And i think it is fair to ask and investigate how close peters and NZ First were to Haumaha and to his appointment, which raises valid questions about their involvement in setting up the inquiry.

More of the Peters interview:

Jacinda Ardern interview on the Nation

An interview with Jacinda Ardern will be on Newshub Nation this morning. I think she has already left for a visit to the US and United nations, so I presume this is a pre-recorded interview.

Ahead of the Prime Minister’s visit to the United Nations, Lisa Owen sat down with to ask who holds the power in her Government and whether Labour will campaign with its current partners in the next election

I’ve got more important things to do this morning. I’ll post details of then interview later in the day.

“We need to be honest about the descriptors…” – yeah, right. Most political journalists pointedly still refer to it as a ‘Labour-led government’ but Ardern and Labour MPs go out of their way to avoud saying that.

“I’ve many many times called us the purest form of MMP government that we’ve ever had” – repeating nonsense doesn’t stop it from being ridiculous nonsense.

Lisa Owen: In your year as Prime Minister have you at any point misled the public?

Jacinda Ardern: “I certainly, ah, I certainly set out to never mislead the public. Wil I make mistakes? Yes, but never is that my intention.”

Lisa Owen: And you haven’t misled the public in your year in the top job.

Jacinda Ardern: “It is never my intention, ah you know, I’m never going to say I’m not fallible and make the odd mistake, but i never set out to mislead”.

Even if she never sets out to paint a less than fully open and transparent picture, she has been caught out not being fully open and transparent and she has not done a god job of rectifying mistakes if that’s what they are.

 

Bridges steps up after Ardern drops out of Newshub Nation

Yesterday Jacinda Ardern pulled out of two scheduled interviews, citing ‘a diary problem’.

Newshub:  Prime Minister pulls out of Newshub Nation and Q+A weekend appearances

Prime Minister Jacinda Ardern has cancelled her planned appearances on both Newshub Nation and TVNZ’s Q+A this weekend, saying there was an issue with her diary.

Ms Ardern’s chief press secretary told Newshub Nation on Wednesday the Prime Minister would not be appearing on the show because he got the date of the interview wrong.

“There’s been bit of a diary issue in my team. There’s no question I remain very much available for any issue of the day,” Ms Ardern said on Thursday.

“This was a simple diary issue.”

Justifiably that was views with some scepticism.

It’s the third time the Prime Minister has pulled out of a scheduled interview with Newshub Nation in the past year. The other interviews were planned for August and February.

The Government is dealing with fall-out from Clare Curran’s resignation, the inquiry into Meka Whaitiri allegedly assaulting a staff member, and apparent ructions over employment lawthe refugee quota and Crown-Maori relations.

Failing to front up leaves Ardern open to accusations of avoiding scrutiny when the going gets tough, again justifiably.

Pulling out of prime interviews tends to annoy media. Newshub have responded with:

National Party leader Simon Bridges will appear on Newshub Nation in Ms Ardern’s place.

Ardern and her spin machine can hardly complain about that.

That could be misleading, Bridges is not “currently polling at just ten percent”, unless Newshub have just done a new poll. The last Newshub,Reid Research poll was 17-24 May (9%) and the last 1 News/Colmar poll 28 July – 1 August (10%). A lot has happened in politics since then. Ardern returned as Prime Minister after the last of those two polls.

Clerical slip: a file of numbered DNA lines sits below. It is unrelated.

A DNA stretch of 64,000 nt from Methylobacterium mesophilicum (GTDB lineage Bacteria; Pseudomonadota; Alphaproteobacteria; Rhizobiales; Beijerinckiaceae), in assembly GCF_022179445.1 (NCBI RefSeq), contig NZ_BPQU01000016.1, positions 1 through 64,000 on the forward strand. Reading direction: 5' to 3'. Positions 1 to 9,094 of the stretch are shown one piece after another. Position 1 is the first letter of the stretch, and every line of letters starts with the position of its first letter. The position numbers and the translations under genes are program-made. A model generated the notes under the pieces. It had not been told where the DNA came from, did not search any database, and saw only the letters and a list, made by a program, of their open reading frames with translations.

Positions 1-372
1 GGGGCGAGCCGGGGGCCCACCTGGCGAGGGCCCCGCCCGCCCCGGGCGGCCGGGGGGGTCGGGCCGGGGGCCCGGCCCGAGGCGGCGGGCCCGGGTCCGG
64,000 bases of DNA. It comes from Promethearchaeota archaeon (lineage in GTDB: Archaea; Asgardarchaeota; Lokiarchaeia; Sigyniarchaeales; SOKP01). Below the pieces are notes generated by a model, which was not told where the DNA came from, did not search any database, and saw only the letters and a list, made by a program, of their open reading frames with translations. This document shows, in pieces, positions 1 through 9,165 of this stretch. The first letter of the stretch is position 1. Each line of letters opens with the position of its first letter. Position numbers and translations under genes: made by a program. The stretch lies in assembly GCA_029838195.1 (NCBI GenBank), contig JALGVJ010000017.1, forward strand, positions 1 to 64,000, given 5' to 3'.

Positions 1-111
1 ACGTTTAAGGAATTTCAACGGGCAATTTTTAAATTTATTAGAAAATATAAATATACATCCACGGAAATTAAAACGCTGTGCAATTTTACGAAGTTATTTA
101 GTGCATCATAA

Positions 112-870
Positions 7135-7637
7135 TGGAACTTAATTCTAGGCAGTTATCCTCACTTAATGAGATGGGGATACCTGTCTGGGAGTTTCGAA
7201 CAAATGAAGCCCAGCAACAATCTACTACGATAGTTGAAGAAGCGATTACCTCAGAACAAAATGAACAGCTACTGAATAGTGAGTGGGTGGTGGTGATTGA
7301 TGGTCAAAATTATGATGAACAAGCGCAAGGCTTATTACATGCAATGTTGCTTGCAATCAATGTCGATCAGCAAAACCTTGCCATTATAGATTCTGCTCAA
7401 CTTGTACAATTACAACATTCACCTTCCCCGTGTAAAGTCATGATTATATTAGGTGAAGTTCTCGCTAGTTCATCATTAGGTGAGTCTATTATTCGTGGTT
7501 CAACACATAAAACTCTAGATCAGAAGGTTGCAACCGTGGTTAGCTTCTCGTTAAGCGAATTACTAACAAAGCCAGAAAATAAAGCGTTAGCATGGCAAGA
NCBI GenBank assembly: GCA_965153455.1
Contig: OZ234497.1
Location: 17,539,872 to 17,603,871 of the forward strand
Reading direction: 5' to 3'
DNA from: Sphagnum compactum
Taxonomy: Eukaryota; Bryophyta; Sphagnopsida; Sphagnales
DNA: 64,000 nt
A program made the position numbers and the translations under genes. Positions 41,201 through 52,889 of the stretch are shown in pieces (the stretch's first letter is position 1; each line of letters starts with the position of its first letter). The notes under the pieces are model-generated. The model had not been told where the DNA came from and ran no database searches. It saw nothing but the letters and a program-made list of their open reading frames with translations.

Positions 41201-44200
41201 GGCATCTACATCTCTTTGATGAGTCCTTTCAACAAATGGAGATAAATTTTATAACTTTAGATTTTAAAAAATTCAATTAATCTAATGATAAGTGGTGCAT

This is an opportunity for Bridges to take advantage of Ardrn’s absence, if he is capable of doing that.

Simon Bridges says he ‘doesn’t take it lightly’ that he is only polling around 10 percent as leader but says ultimately it’s the party vote that count.

He’s right, but will continue to be battered by low leadership polling.

He says he ‘doesn’t really think about’ the person who leaked his expense.

The questioning around polls, leadership and the leak were largely a pointless exercise.

Bridges stepped up as well as a damp blanket can.

Nation interview – Marama Davidson

Green co-leader is calling for an enforceable warrant of fitness for rental homes – a regime that will check out rental properties before they can take on tenants.

She said this policy hasn’t been costed, and it is Green policy so won’t necessarily get Government support.

When challenged on the apparent dominance of NZ First in policy achievements Davidson repeatedly rattles off Green achievements.

She says that the Greens always have been and remain a strong feminist party when challenged over her ‘c-word’ campaign – she seems to have learnt from that misstep and responded fairly well here.

Green candidate John Hart:

Interesting question from to about whether the Greens are an equal partner in Govt, based on NZ First and Green wins. So much depends on what each base wants, is willing to budge on, not just the number or $ value of policy wins.

But it would be fascinating to see an attempt at an objective metric

Nation: Corrections Minister Kelvin Davis on reducing prisoner numbers

I think it’s fair to say that Kelvin Davis has been quite disappointing in his public appearances as Deputy Prime Minister and Minister of Corrections.

He has taken part in this week’s Justice Summit, which has been trying to kick off discussions on how to reduce the currently surging prisoner numbers.

As Davis is also Minister for Crown/Māori Relations, and about half of male prisoners and a greater proportion of female prisoners are Maori, he has some work to do to try to address things.

Kelvin Davis (NZH): Letting prisoners vote brings them closer to society and takes them further from crime

Minister of Corrections Kelvin Davis has spoken in favour of prisoners having the right to vote, saying it is an important part of reducing reoffending.

He said those who had been in prison were more likely to offend – and in doing so, create more victims of crime – if they were excluded from society.

I think there’s likely to be much more important factors than being able to vote.